One thing that won't change about the Gala: food and drink will be abundant. Franciacorta Wines is back for its second year, providing sparkling wine to Emmy revelers and to those attending pre-Emmys events. "We believe in long relations that bring happiness and visibility," said Franciacorta's Gianmario Villa, who also emphasized Franciacorta's respect for nature and commitment to responsible production, noting that 66 percent of the vineyards in the Italian region where the company's products originate are sustainable and organic.
Serving a variety of red and white wines to Gala guests will be Justin Vineyards. "We think it's great exposure for what Justin brings to the table," master sommelier Joe Spelman explained.
For those savoring spirits, Ketel One will be offering four cocktails, one of which will be non-alcoholic and made with Seedlip. "It's so great to be back live and in person with everyone to celebrate," said mixologist Charles Joly, who noted he and fellow mixologist Lauren Paylor will be batching up 10,000 cocktails over the course of the Emmy celebrations. "These are people who worked their entire lives," Joly continued, "and this is a moment to celebrate with them, so we're proud to be here."
There will also be plenty of delicious foods to enjoy, including those of chef Adam Perry Lang, formerly of the barbecue outpost APL, who will be cooking 2,000 pounds of meat. And not just any kind of meat, but short rib burnt ends. "It's gonna be a barbecue brisket that's cooked for fourteen hours," Lang said. Those slow-cooking hours were a pleasure, he added. "[Being here] is such a fantastic opportunity," he said. "I've always wanted to do it like this, and the Gala, it's just such an opportunity and a privilege."
Meanwhile, dessert dynamo Sherry Yard will be enticing guests with a banana beignet, an affogato featuring vanilla gelato and a cold brew infusion, and gluten-free chocolate cake pops. But the sweet part for Yard is simply being part of the festivities. "Oh, my goodness," she enthused. "It's such a tradition. And I think there's been a whole rejuvenation of television over the last five years. And to be a part of it is just an honor, just to add my sweet touch to it."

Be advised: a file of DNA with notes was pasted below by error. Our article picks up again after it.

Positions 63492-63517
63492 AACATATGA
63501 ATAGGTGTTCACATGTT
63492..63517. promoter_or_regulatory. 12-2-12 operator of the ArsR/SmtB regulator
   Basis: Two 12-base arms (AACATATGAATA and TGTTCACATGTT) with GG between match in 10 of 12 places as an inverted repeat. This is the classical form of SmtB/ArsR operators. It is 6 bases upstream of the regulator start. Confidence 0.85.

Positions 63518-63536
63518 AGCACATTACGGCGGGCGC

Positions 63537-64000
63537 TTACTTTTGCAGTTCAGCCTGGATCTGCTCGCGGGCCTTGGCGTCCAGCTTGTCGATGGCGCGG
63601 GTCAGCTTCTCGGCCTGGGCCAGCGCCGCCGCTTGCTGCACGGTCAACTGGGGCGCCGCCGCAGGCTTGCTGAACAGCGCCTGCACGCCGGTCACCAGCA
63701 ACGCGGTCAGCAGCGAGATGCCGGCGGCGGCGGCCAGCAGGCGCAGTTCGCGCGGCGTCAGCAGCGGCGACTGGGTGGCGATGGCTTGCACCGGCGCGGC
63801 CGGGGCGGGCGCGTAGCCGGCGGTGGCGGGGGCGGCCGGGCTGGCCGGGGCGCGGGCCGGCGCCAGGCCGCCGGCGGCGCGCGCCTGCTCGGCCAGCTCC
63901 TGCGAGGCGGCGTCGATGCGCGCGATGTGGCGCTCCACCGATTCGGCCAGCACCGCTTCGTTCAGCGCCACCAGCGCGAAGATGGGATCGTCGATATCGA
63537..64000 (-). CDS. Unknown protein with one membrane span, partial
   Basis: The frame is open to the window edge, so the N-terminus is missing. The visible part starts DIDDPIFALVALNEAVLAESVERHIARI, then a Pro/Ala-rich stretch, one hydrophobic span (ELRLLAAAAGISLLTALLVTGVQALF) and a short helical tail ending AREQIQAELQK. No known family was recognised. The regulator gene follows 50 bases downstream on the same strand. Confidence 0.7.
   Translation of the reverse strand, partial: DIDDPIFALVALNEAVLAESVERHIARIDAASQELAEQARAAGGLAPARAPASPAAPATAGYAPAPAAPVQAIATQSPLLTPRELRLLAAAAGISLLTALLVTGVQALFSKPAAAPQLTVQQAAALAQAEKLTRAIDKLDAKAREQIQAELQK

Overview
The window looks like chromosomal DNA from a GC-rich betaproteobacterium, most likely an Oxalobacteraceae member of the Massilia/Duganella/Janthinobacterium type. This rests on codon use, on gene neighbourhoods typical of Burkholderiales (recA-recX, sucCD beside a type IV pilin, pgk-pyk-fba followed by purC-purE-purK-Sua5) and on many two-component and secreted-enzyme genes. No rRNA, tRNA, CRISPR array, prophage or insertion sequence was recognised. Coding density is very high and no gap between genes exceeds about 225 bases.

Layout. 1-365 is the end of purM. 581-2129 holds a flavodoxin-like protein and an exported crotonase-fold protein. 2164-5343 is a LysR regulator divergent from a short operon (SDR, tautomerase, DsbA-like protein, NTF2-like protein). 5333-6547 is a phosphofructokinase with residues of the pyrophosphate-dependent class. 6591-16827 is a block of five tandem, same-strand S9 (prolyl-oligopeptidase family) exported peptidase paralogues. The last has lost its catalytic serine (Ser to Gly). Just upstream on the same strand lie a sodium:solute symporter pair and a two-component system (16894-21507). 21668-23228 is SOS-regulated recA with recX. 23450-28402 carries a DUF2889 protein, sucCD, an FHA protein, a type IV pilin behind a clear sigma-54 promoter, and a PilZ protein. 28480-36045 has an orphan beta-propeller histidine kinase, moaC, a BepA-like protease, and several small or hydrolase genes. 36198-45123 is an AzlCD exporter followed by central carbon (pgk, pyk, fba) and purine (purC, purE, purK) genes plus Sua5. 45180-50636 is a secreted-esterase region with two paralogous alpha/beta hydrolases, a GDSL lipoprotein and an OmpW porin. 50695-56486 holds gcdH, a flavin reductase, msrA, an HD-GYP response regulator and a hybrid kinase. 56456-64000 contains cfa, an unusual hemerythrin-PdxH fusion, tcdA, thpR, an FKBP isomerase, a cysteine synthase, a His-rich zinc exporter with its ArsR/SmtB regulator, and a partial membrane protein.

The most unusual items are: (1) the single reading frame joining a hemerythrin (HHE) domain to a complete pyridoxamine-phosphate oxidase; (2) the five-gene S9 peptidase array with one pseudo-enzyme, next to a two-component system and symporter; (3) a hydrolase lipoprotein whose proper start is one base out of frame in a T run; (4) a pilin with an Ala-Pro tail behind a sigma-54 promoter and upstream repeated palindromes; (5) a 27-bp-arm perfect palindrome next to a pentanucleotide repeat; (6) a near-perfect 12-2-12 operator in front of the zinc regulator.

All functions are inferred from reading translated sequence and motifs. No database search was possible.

The Emmys also have an official car this year, the Telluride from Kia, rebranded and updated — and not available until October. "It's a perennial favorite," said Jeff Jablansky, product and technology communications manager for Kia America. "It's fantastic, and it's been remade as an off-road vehicle, too."
Attendees at the Emmys will also enjoy the Giving Suite, back for its ninth year in support of the Television Academy Foundation. "It's a great opportunity for us," said the Foundation's executive director, Jodi Delaney. "It's a little different than other gifting suites in that the proceeds go to the Foundation and support our education programs, bringing the next generation a pathway into the industry," she added, noting the class of 2022 was 69 percent women, 62 percent people of color, and 27 percent first-generation college students. "It's just a thrill to be back in person and to see our students and all be together again."
Students from the Foundation's renowned summer internship program will also participate in this year's Emmys as trophy presenters during the telecast. Two of the interns — Dara Adedara, who is studying at USC, and Manuel Diaz, from Pasadena City College — were at the press event.
Clearly, there will be no shortage of food, drinks and fun on Emmy night, but through it all, the producers and planners will keep the focus on the medium that means so much to all of us — television.
"Let's be honest," said Hudlin, "television is so central to our lives right now. It got us through the pandemic. We're still in there. We're still home. We're still watching. So, let's get together and watch some great television about great television."